Almost a quarter of a million pounds has been awarded to a team of scientists at Sheffield Hallam University to develop a new technique that will reduce the need for animal testing in pre-clinical research projects.

The team has been given £244,045 to develop its Mass Spectrometry Imaging (MSI) technology to provide quantitative analysis of the level of protein found in biological tissue.

In previous projects that looked at the level of protein change in tumours following the administration of anti-cancer drugs, Sheffield Hallam researchers found that there was a need to be able to measure the change in protein levels to allow clinicians to have an accurate picture of how tumours respond to treatment.

While conventional analysis can only quantify a small number of proteins, MSI is a powerful tool that is used to map different molecules within tissue sections and can produce multiple images of protein responses to medical treatments.

Leading the team, Professor Malcolm Clench of the University's Biomedical Research Centre, said:
"If we were to study the activity of 50 proteins within tissue, under the usual method, you would need around 25 mice for testing but by using mass spectrometry imaging, only one mouse would be needed.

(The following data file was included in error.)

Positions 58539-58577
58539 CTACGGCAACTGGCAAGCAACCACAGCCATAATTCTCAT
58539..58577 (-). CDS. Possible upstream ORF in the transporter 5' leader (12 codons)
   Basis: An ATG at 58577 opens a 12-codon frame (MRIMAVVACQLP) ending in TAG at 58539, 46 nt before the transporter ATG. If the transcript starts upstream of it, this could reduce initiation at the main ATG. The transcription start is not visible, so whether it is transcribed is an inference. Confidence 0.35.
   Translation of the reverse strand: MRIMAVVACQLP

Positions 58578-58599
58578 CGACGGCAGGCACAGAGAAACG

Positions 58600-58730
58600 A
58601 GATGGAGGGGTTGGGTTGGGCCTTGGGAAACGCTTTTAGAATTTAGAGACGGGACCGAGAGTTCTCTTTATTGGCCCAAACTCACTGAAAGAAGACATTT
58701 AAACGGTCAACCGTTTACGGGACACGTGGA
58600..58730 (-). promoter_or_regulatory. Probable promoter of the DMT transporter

"We've had some exceptional feedback from the reviewers and this new funding will help us to improve the accuracy of the data it will produce and we can then look to introduce it into pre-clinical testing on a global scale."

Sheffield Hallam is one of only five institutions in the country to have been awarded the funding by the National Centre for the Replacement, Refinement and Reduction of Animals in Research (NC3Rs) in collaboration with the Engineering and Physical Sciences Research Council (EPSRC).

Dr Vicky Robinson, chief executive of the NC3Rs, said:
"The potential for technological development to replace, reduce and refine the use of animals in science is now well recognised across the research community. Preclinical imaging offers an opportunity for researchers to greatly reduce and refine animal use through longitudinal studies and identifying earlier endpoints to reduce suffering.

"However its application is often restricted by limitations with the current technologies available. This strategic funding allows the NC3Rs to target key areas identified by the research community where the development and application of new imaging techniques could have a profound impact on animal use and science."